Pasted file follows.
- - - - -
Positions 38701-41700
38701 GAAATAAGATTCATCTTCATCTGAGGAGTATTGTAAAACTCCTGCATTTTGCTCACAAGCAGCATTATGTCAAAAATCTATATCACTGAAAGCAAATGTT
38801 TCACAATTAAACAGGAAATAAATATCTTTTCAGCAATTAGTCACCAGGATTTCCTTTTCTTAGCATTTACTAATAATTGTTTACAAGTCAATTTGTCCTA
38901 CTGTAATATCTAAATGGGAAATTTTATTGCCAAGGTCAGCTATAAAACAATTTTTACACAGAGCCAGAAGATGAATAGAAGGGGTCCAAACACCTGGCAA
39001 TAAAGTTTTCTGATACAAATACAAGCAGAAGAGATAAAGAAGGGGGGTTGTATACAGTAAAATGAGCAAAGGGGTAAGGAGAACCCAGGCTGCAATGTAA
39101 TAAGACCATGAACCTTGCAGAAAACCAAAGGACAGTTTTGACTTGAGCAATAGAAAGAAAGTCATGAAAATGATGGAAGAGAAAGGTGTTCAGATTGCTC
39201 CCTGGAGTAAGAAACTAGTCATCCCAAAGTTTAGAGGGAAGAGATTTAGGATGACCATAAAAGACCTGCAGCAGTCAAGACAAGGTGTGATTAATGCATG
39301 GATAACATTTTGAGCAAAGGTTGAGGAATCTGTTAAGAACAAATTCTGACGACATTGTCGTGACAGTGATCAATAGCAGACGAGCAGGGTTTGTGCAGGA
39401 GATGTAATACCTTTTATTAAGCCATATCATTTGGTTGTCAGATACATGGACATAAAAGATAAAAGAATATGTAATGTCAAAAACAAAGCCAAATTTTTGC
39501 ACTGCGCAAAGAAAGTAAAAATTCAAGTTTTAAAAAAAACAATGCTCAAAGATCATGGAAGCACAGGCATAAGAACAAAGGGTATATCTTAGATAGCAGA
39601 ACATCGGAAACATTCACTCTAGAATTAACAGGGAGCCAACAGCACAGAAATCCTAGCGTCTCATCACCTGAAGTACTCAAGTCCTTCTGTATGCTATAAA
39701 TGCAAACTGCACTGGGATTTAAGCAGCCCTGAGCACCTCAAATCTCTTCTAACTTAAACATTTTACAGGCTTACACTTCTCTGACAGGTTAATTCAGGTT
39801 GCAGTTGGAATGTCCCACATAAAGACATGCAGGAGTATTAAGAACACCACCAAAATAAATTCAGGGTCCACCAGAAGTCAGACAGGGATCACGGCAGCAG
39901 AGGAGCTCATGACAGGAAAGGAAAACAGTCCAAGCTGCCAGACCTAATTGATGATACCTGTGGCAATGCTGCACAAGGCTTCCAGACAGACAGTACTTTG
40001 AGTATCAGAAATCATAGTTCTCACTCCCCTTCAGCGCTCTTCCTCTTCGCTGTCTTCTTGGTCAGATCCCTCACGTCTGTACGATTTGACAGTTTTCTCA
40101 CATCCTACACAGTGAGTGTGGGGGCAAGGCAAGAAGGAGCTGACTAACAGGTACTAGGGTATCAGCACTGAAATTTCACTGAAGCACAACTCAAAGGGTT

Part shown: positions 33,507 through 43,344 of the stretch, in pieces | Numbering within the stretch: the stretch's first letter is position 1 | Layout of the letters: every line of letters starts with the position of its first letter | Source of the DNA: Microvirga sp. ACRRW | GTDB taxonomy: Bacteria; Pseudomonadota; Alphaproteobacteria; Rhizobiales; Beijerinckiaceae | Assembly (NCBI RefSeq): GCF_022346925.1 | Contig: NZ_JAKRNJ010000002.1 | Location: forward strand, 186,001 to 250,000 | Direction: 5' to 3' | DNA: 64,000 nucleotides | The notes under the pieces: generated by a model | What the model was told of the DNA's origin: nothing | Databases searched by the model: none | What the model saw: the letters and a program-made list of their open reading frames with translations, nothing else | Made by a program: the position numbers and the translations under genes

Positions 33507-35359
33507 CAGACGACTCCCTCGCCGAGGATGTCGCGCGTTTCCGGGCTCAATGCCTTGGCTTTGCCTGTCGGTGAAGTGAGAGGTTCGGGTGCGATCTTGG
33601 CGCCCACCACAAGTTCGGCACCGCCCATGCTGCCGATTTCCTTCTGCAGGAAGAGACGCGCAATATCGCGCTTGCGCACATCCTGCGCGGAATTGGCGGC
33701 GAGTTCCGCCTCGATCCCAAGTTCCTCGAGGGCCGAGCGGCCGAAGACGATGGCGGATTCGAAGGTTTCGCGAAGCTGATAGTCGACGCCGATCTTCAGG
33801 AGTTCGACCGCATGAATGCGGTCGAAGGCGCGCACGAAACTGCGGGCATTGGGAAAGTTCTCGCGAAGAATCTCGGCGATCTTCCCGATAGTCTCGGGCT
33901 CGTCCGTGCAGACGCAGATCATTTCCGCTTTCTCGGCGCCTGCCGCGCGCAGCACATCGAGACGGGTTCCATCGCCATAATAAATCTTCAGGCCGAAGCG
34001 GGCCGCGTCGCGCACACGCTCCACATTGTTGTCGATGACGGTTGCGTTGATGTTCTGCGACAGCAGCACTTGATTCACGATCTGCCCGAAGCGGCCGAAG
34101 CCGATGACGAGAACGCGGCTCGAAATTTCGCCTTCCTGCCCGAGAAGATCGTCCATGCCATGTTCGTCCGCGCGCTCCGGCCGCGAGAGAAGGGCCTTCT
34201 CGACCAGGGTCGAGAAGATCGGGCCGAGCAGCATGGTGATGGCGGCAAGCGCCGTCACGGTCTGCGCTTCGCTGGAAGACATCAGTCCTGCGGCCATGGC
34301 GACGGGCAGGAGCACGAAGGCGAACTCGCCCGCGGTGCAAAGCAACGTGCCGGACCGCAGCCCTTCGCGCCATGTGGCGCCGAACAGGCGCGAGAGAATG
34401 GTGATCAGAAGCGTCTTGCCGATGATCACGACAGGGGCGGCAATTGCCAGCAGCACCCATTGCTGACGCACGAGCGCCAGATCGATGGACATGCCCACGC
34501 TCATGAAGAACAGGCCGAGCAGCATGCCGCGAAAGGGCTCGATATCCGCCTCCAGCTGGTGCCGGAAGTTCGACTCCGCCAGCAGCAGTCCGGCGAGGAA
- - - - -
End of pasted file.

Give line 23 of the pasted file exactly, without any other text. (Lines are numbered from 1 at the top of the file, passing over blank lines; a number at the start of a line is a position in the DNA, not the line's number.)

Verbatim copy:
33901 CGTCCGTGCAGACGCAGATCATTTCCGCTTTCTCGGCGCCTGCCGCGCGCAGCACATCGAGACGGGTTCCATCGCCATAATAAATCTTCAGGCCGAAGCG